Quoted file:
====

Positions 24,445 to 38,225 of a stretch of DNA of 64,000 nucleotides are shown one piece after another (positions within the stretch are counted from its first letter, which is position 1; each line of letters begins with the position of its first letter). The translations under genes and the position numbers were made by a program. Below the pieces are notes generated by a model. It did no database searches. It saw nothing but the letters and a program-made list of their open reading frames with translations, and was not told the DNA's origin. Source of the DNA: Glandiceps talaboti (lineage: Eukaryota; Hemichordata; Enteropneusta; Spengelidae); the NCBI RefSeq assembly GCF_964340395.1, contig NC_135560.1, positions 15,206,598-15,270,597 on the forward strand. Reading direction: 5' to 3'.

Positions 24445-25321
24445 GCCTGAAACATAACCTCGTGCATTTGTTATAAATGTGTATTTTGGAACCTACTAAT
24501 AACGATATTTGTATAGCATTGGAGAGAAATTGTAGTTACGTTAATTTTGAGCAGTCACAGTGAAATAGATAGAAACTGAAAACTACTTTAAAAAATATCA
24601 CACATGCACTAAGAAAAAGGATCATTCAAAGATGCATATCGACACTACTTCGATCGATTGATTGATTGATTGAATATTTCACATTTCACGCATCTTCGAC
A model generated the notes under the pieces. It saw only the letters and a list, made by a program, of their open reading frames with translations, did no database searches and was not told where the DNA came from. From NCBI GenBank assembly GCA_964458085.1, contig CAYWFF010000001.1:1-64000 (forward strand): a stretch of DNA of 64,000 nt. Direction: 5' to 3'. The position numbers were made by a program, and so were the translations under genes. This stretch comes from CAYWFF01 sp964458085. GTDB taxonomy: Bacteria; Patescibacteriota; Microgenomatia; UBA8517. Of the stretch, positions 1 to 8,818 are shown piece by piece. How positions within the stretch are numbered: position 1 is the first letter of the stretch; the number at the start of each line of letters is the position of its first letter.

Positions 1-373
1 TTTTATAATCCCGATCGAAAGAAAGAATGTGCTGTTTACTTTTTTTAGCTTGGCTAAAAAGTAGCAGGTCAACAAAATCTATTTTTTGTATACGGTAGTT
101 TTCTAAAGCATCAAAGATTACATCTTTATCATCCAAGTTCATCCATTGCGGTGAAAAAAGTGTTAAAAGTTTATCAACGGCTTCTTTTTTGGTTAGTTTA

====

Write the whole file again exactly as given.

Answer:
Positions 24,445 to 38,225 of a stretch of DNA of 64,000 nucleotides are shown one piece after another (positions within the stretch are counted from its first letter, which is position 1; each line of letters begins with the position of its first letter). The translations under genes and the position numbers were made by a program. Below the pieces are notes generated by a model. It did no database searches. It saw nothing but the letters and a program-made list of their open reading frames with translations, and was not told the DNA's origin. Source of the DNA: Glandiceps talaboti (lineage: Eukaryota; Hemichordata; Enteropneusta; Spengelidae); the NCBI RefSeq assembly GCF_964340395.1, contig NC_135560.1, positions 15,206,598-15,270,597 on the forward strand. Reading direction: 5' to 3'.

Positions 24445-25321
24445 GCCTGAAACATAACCTCGTGCATTTGTTATAAATGTGTATTTTGGAACCTACTAAT
24501 AACGATATTTGTATAGCATTGGAGAGAAATTGTAGTTACGTTAATTTTGAGCAGTCACAGTGAAATAGATAGAAACTGAAAACTACTTTAAAAAATATCA
24601 CACATGCACTAAGAAAAAGGATCATTCAAAGATGCATATCGACACTACTTCGATCGATTGATTGATTGATTGAATATTTCACATTTCACGCATCTTCGAC
A model generated the notes under the pieces. It saw only the letters and a list, made by a program, of their open reading frames with translations, did no database searches and was not told where the DNA came from. From NCBI GenBank assembly GCA_964458085.1, contig CAYWFF010000001.1:1-64000 (forward strand): a stretch of DNA of 64,000 nt. Direction: 5' to 3'. The position numbers were made by a program, and so were the translations under genes. This stretch comes from CAYWFF01 sp964458085. GTDB taxonomy: Bacteria; Patescibacteriota; Microgenomatia; UBA8517. Of the stretch, positions 1 to 8,818 are shown piece by piece. How positions within the stretch are numbered: position 1 is the first letter of the stretch; the number at the start of each line of letters is the position of its first letter.

Positions 1-373
1 TTTTATAATCCCGATCGAAAGAAAGAATGTGCTGTTTACTTTTTTTAGCTTGGCTAAAAAGTAGCAGGTCAACAAAATCTATTTTTTGTATACGGTAGTT
101 TTCTAAAGCATCAAAGATTACATCTTTATCATCCAAGTTCATCCATTGCGGTGAAAAAAGTGTTAAAAGTTTATCAACGGCTTCTTTTTTGGTTAGTTTA